A group of family and friends travels to a secluded island for a destination wedding. They’ve come to laugh… to love… and, though they don’t know it… to die. As the wedding festivities begin, friendships are tested and secrets exposed as a murderer claims victims, one by one, transforming the wedding week of fun and celebration into a terrifying struggle for survival.
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Edgemont is a Canadian television series that aired from 2001 to 2005. It revolved around the everyday dealings of teenagers in Edgemont, a fictitious suburb of Vancouver, British Columbia.
The 30-minute show delved into the lives of students at McKinley High School. The plots contained romance, intrigue, jealousy, and all the other elements associated with the adolescent and secondary school scene. They also explored various social issues, such as racism and homosexuality.
Edgemont debuted January 4, 2001, on CBC Television, and aired its final episode on July 21, 2005. There were a total of 70 episodes during its five-season run; the fifth season was shown commercial-free on the CBC. The series was created by Ian Weir, who also served as executive producer along with Michael Chechik. It was shot in the basement of the CBC Studios in Downtown Vancouver.
The program became moderately successful in Canada, including Quebec where the series has been dubbed in French, and also aired in the United States on the Fox Family Channel. Today reruns air in the U.S. on some local stations, and nationally it airs Sunday mornings on Me-TV, as part of the network’s E/I-mandated programming. It also aired in several other countries, including France.
The six-part series opens with a daring diamond heist before quickly delving into the dark heart of Europe where a shadowy alliance of gangsters and ‘banksters’ now rules. Naomi is the British loss adjustor charged with recovering the stolen diamonds whatever the cost. Also in pursuit is French-Algerian policeman Khalil.
An epic biblical saga of faith, ambition and betrayal as told through the eyes of the battle-weary King Saul, the resentful prophet Samuel and the resourceful young shepherd David—all on a collision course with destiny that will change the world. One thousand years before Christ, the first king of the Israelites, Saul, struggles to unify the 12 Israelite tribes and defend his fledgling nation against savage enemy attacks. The prophet Samuel relays a message from God to King Saul that he must destroy one of Israel’s ancient enemies. But when Saul defies that message, Samuel prophesies that the Lord will tear the kingdom of Israel from him and choose another in his place. In time, Saul comes to realize that his greatest threat will not come from his enemies, but from the shepherd, David.
A series of unrelated stories containing drama, psychological thriller, fantasy, science fiction, suspense, and/or horror, often concluding with a macabre or unexpected twist.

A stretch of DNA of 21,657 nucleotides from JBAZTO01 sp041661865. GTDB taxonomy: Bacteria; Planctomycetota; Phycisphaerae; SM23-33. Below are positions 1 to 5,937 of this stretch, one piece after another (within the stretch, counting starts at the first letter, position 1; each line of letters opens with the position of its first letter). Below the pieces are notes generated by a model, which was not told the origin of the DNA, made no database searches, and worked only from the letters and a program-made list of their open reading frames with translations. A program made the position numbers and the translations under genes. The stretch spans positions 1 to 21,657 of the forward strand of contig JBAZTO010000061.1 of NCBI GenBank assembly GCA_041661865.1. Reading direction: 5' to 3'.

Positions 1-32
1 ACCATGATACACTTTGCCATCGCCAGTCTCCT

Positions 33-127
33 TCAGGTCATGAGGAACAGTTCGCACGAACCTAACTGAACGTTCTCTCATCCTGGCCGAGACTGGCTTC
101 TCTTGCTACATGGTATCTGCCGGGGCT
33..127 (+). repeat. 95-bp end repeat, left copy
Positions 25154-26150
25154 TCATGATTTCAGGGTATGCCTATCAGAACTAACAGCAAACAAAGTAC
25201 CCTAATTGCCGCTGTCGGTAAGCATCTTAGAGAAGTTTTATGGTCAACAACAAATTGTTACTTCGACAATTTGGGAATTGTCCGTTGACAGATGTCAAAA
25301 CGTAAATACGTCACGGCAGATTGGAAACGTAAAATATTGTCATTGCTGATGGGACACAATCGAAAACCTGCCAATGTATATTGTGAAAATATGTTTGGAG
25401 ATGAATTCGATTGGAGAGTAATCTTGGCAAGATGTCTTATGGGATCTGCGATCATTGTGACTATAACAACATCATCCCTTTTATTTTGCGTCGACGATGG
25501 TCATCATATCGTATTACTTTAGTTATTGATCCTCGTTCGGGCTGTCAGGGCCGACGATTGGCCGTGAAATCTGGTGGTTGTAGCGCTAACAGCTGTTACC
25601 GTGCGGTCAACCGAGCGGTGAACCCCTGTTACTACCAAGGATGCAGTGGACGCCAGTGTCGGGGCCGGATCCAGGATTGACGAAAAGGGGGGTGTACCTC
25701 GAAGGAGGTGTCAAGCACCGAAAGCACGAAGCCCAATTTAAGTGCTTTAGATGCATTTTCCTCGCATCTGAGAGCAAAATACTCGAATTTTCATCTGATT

A demented serial killer taunts a retired police detective with a series of lurid letters and emails, forcing the ex-cop to undertake a private, and potentially felonious, crusade to bring the killer to justice before he can strike again. Based on the bestselling novel by Stephen King.
Taken, also known as Steven Spielberg Presents Taken, is a science fiction miniseries which first aired on the Sci-Fi Channel in 2002 and won an Emmy Award for Outstanding Miniseries. Filmed in Vancouver, British Columbia, Canada, it was written by Leslie Bohem, and directed by Breck Eisner, Félix Enríquez Alcalá, John Fawcett, Tobe Hooper, Jeremy Paul Kagan, Michael Katleman, Sergio Mimica-Gezzan, Bryan Spicer, Jeff Woolnough and Thomas J. Wright. The executive producers were Leslie Bohem and Steven Spielberg.
The show takes place from 1944 to 2002 and follows the lives of three families: the Crawfords, who seek to cover up the Roswell crash and the existence of aliens; the Keys, who are subject to frequent experimentation by the aliens; and the Clarkes, who sheltered one of the surviving aliens from the crash. As a result of the decades-long storyline, not a single actor or character appears in every episode of the series. Reception was positive, and the series won an Emmy Award.
When the show was launched, the Sci-Fi Channel used the simultaneous establishment of the organization Coalition for Freedom of Information in its promotion campaign. Both the Sci-Fi Channel and the Coalition for Freedom of Information are clients of Washington, D.C. public relations firm PodestaMattoon, and this apparent co-mingling of clients was criticized. The Coalition for Freedom of Information is a group which seeks the release of classified governmental UFO files as well as scientific, congressional, and media credibility for the study of this subject.